A combined ARB/neprilysin-inhibitor is recommended (in place of an ACE inhibitor or ARB) in symptomatic patients with hypertension and HFrEF according to standard guideline-based therapies
|Titrate doses of ACE inhibitors and ARBs to those used in clinical trials. Carefully monitor potassium and renal function if combining any of ACE inhibitor, ARB, and/or aldosterone antagonist|
|LVH||ACE inhibitor, ARB, long-acting CCB, or thiazide/thiazide-like diuretic||Combination of first-line agents||Hydralazine and minoxidil should not be used|
|Past stroke or TIA||ACE inhibitor and a thiazide/thiazide-like diuretic combination||Combination of first-line agents||Treatment of hypertension should not be routinely undertaken in patients with acute stroke unless extreme BP elevation. Combination of an ACE inhibitor with an ARB is not recommended|
|Nondiabetic chronic kidney disease|
| Nondiabetic chronic kidney disease with proteinuria|
|ACE inhibitors (ARBs if ACE inhibitor-intolerant) if there is proteinuria|
Diuretics as additive therapy
|Combinations of first-line agents||Carefully monitor renal function and potassium for those receiving an ACE inhibitor or ARB. Combinations of an ACE inhibitor and ARB are not recommended|
VII Indications for drug therapy for adults with hypertension without compelling indications for specific agents
- 1.Antihypertensive therapy should be prescribed for average DBP measurements of ≥ 100 mm Hg (Grade A; target established using OBPM) or average SBP measurements of ≥ 160 mm Hg (Grade A; target established using OBPM) in patients without macrovascular target organ damage or other cardiovascular risk factors.
- 2.Antihypertensive therapy should be strongly considered for average DBP readings ≥ 90 mm Hg (Grade A) or for average SBP readings ≥ 140 mm Hg (Grade B for 140-160 mm Hg; Grade A for > 160 mm Hg; targets established using OBPM) in the presence of macrovascular target organ damage or other independent cardiovascular risk factors.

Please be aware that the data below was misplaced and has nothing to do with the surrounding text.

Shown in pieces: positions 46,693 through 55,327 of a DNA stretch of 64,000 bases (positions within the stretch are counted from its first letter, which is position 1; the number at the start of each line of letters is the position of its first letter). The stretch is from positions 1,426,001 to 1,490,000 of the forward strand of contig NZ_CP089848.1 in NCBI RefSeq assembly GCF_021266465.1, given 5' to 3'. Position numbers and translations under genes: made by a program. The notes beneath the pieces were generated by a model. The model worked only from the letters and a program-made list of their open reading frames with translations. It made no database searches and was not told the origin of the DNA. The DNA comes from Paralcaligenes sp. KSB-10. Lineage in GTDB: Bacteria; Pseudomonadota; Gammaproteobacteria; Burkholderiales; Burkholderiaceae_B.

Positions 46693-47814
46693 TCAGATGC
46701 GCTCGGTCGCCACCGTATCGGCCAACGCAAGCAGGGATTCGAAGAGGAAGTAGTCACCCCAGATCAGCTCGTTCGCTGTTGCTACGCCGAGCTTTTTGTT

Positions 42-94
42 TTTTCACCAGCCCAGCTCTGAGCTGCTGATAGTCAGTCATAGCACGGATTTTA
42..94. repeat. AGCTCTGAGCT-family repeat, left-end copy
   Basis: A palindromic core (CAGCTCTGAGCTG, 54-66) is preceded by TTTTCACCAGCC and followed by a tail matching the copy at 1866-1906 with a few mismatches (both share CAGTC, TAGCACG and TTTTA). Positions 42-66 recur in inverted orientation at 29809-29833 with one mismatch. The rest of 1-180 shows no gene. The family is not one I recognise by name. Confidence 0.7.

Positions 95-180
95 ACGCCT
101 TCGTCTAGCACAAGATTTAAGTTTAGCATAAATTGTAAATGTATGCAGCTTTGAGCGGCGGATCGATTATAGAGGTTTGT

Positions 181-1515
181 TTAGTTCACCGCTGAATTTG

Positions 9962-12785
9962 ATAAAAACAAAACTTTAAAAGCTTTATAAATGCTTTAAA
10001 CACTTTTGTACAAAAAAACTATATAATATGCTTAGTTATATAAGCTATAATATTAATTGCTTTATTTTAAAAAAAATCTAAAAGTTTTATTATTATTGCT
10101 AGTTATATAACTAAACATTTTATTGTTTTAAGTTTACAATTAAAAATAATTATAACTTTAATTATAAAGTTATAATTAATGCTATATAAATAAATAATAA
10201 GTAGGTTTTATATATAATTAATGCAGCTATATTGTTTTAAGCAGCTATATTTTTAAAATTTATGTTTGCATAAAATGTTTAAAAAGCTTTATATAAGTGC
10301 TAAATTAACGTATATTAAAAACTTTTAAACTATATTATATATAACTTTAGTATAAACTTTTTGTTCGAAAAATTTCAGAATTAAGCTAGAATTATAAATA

- 3.For high-risk patients (Table 5), aged 50 years or older, with SBP levels ≥ 130 mm Hg, intensive management to target a SBP < 120 mm Hg should be considered. Intensive management should be guided by AOBP measurements (see section I. Accurate measurement of BP, and the Recommended Technique for Automated Office Blood Pressure section of Supplemental Table S1). Patient selection for intensive management is recommended and caution should be taken in certain high-risk groups (Table 8; Grade B).Table 8Generalizability of intensive blood pressure-lowering in adults: Cautions and contraindications
Limited or no evidence
Heart failure (left ventricular ejection fraction < 35%) or recent myocardial infarction (within past 3 months)
Indication for, but not currently receiving, a β-blocker
Institutionalized elderly individuals
eGFR < 20 mL/min/1.73 m2
Patient unwilling or unable to adhere to multiple medications
Standing SBP < 110 mm Hg
Inability to measure SBP accurately
Known secondary cause(s) of hypertensioneGFR, estimated glomerular filtration rate; SBP, systolic blood pressure.
VIII Choice of therapy for adults with hypertension without compelling indications for specific agents
- A.Indications for drug therapy for adults with diastolic hypertension with or without systolic hypertension
- 1.Initial therapy should be with either monotherapy or SPC.
- i.Recommended monotherapy choices are:
- a.a thiazide/thiazide-like diuretic (Grade A), with longer-acting diuretics preferred (Grade B);
- b.a β-blocker (in patients younger than 60 years; Grade B);
- c.an ACE inhibitor (in nonblack patients; Grade B);
- d.an ARB (Grade B); or
- e.a long-acting CCB (Grade B).
- ii.Recommended SPC choices are those in which an ACE inhibitor is used with a CCB (Grade A), an ARB is used with a CCB (Grade B), or an ACE inhibitor or ARB is used with a diuretic (Grade B).
- iii.Hypokalemia should be avoided in patients treated with thiazide/thiazide-like diuretic monotherapy (Grade C).
- 2.Additional antihypertensive drugs should be used if target BP levels are not achieved with standard-dose monotherapy (Grade B). Add-on drugs should be chosen from first-line choices. Useful choices include a thiazide/thiazide-like diuretic or CCB with either: ACE inhibitor, ARB, or β-blocker (Grade B for the combination of thiazide/thiazide-like diuretic and a dihydropyridine CCB; Grade A for the combination of dihydropyridine CCB and ACE inhibitor; and Grade D for all other combinations). Caution should be exercised in combining a nondihydropyridine CCB and a β-blocker (Grade D). The combination of an ACE inhibitor and an ARB is not recommended (Grade A).
- 3.If BP is still not controlled with a combination of 2 or more first-line agents, or there are adverse effects, other antihypertensive drugs may be added (Grade D).
- 4.Possible reasons for poor response to therapy (Supplemental Table S6) should be considered (Grade D).